Let’s imagine for a second that a company sold you a fire-proof safe that you used to store your important personal papers and effects. And let’s imagine that it became clear, over time, that this very popular fire-proof safe was good for organizing stuff, but something of a joke in terms of security. Burglars, you learned, could simply hold a magnet up to the door and spring the lock. Let’s also imagine that - because these safes were really, really common - burglars were bringing magnets with them and springing safes all the time. Houses up and down your street were getting broken into and their safes emptied.
Now let’s imagine that the fire-proof safe company came to you and said ‘Look, these break-ins are a real problem. Your home safe won’t cut it. Fortunately, we have a new, centralized storage facility. We’re telling our customers to move to that!’ Would you take that offer? After all, this is a company whose product you know well and have trusted for a long time. You note also: the safe works pretty well, at least mechanically. It's just not very good at keeping your belongings secure. On the other hand, recent experience tells you that this company may not be as good at safe-making as you were led to believe. What to do?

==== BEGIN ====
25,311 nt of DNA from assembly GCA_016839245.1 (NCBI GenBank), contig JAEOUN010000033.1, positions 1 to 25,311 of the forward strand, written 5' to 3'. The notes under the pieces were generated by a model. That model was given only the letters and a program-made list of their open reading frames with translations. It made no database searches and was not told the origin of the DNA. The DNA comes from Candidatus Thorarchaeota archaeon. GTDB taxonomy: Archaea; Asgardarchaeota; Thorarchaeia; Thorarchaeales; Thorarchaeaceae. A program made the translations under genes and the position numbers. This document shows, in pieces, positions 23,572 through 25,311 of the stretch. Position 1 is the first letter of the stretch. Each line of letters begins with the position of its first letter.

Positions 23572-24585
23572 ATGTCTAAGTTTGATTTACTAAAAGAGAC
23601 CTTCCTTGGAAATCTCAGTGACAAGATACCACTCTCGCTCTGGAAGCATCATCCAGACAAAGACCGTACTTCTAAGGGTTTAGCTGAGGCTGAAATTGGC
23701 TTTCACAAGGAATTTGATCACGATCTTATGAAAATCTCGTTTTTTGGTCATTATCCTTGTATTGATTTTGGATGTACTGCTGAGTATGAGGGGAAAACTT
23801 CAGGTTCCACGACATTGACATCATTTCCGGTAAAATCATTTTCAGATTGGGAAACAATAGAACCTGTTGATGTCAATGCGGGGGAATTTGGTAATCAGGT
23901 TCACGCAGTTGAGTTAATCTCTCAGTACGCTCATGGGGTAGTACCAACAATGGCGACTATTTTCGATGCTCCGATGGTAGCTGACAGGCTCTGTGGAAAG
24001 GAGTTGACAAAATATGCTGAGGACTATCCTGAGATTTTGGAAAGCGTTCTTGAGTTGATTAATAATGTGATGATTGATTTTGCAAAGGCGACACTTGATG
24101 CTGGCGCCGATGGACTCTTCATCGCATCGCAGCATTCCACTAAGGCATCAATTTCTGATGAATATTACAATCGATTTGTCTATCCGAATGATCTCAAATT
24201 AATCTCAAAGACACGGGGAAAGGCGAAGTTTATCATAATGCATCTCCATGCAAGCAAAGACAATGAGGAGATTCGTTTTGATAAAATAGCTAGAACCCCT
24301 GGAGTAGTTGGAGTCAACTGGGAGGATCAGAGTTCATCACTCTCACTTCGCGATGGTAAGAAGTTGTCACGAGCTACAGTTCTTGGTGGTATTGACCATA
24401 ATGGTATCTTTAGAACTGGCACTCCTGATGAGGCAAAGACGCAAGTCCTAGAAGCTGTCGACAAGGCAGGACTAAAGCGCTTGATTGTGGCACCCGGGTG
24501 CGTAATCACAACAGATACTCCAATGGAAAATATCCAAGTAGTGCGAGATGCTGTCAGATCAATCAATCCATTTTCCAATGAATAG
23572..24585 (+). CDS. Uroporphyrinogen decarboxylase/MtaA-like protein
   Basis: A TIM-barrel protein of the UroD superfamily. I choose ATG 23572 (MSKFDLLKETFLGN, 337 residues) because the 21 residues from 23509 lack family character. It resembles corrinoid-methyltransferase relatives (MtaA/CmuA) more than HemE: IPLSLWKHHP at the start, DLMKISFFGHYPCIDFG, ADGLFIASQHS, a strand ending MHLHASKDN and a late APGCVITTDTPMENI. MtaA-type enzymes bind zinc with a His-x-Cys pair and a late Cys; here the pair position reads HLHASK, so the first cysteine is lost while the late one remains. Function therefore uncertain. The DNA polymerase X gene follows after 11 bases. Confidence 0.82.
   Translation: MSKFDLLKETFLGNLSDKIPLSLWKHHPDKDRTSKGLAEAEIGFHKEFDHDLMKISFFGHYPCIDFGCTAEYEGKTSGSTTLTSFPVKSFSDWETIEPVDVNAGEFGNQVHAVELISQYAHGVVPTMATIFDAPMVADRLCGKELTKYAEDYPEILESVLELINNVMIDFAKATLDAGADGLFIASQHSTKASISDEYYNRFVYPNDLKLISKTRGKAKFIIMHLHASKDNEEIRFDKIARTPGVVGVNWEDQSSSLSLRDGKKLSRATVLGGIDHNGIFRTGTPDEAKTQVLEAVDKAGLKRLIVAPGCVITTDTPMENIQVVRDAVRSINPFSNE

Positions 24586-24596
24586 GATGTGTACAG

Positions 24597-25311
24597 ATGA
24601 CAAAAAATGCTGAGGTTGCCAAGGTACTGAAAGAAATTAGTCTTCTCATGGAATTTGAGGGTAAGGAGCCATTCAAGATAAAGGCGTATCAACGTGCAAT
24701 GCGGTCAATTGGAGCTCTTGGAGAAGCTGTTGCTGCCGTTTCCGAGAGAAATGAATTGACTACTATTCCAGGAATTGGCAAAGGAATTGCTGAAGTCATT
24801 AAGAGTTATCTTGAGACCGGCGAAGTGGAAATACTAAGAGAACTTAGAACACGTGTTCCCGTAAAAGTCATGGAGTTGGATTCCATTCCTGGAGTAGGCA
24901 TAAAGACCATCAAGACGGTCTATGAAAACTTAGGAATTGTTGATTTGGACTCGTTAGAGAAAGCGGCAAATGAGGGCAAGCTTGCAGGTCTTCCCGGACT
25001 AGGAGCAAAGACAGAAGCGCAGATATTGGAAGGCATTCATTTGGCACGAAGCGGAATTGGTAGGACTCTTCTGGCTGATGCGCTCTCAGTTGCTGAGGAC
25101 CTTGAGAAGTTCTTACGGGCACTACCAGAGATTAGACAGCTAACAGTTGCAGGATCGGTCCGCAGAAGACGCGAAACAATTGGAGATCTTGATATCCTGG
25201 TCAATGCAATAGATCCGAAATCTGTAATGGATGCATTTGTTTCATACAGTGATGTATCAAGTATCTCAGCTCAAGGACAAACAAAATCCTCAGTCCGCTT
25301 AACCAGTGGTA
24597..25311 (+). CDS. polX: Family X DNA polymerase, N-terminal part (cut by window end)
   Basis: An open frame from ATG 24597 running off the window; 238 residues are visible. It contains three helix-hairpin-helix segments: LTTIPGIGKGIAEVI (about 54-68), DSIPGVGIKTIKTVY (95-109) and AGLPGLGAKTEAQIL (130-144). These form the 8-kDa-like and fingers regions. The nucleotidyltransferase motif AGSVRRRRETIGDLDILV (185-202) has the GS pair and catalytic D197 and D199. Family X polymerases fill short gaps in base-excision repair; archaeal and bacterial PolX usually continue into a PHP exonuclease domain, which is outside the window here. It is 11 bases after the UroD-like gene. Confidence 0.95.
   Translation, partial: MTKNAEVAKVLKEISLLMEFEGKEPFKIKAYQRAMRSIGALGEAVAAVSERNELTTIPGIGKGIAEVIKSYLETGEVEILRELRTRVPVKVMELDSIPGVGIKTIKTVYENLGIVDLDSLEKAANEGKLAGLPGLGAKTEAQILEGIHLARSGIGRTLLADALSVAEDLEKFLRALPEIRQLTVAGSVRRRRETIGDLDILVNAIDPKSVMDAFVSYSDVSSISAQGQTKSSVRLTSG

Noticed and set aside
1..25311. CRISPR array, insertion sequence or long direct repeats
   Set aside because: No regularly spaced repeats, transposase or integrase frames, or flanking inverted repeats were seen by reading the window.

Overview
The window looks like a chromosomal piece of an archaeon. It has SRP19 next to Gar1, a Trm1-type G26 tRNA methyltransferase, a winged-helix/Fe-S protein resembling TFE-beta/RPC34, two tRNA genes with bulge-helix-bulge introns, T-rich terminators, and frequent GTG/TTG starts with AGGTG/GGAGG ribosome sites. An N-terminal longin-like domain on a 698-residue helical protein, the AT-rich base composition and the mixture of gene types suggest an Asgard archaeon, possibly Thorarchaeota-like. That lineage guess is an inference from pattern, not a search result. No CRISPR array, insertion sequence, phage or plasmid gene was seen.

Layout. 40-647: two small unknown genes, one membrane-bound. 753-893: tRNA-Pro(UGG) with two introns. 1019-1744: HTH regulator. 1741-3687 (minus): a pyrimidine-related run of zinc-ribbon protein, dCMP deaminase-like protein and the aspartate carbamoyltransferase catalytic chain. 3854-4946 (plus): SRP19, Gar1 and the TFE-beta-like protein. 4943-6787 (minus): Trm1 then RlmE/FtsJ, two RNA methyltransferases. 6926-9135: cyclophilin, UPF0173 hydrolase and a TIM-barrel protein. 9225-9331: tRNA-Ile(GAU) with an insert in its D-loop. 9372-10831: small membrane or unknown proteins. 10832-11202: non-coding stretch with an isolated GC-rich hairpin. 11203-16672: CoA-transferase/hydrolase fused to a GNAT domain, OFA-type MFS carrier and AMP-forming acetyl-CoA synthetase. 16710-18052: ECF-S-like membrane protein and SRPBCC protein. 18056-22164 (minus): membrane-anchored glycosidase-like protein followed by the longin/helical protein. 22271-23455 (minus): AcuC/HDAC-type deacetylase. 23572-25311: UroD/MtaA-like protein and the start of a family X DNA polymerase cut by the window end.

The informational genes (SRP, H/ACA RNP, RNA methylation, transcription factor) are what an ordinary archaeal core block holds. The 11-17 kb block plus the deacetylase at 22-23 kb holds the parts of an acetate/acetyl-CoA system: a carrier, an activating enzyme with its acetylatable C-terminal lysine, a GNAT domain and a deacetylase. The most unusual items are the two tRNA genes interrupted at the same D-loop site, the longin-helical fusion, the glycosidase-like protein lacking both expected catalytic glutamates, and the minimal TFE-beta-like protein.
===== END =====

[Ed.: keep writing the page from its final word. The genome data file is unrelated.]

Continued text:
Deal or No Deal?
I’m putting this question to you because, right now, tens of thousands of enterprise customers of Microsoft are weighing an offer that bears a striking resemblance to this hypothetical. The “fire proof safe” in this case is Microsoft’s Active Directory Services platform. The home owners: organizations that, for two decades, built their enterprise networks and their security assumptions on a foundation of Active Directory and the Kerberos authentication protocol. (Kerberos itself being a massive improvement over NTLM authentication - which is still enabled on far too many networks.)
Of course, AD is more than just a “safe” for user and computer identities. It’s called Directory Services for a reason. It’s a handy map to both users and IT assets, a security policy enforcement service, a lightweight entitlements repository, a configuration management database and more. In short: it is the beating heart of enterprise environments: the final arbiter of who- and what is allowed to operate within the environment, and what they are able to do.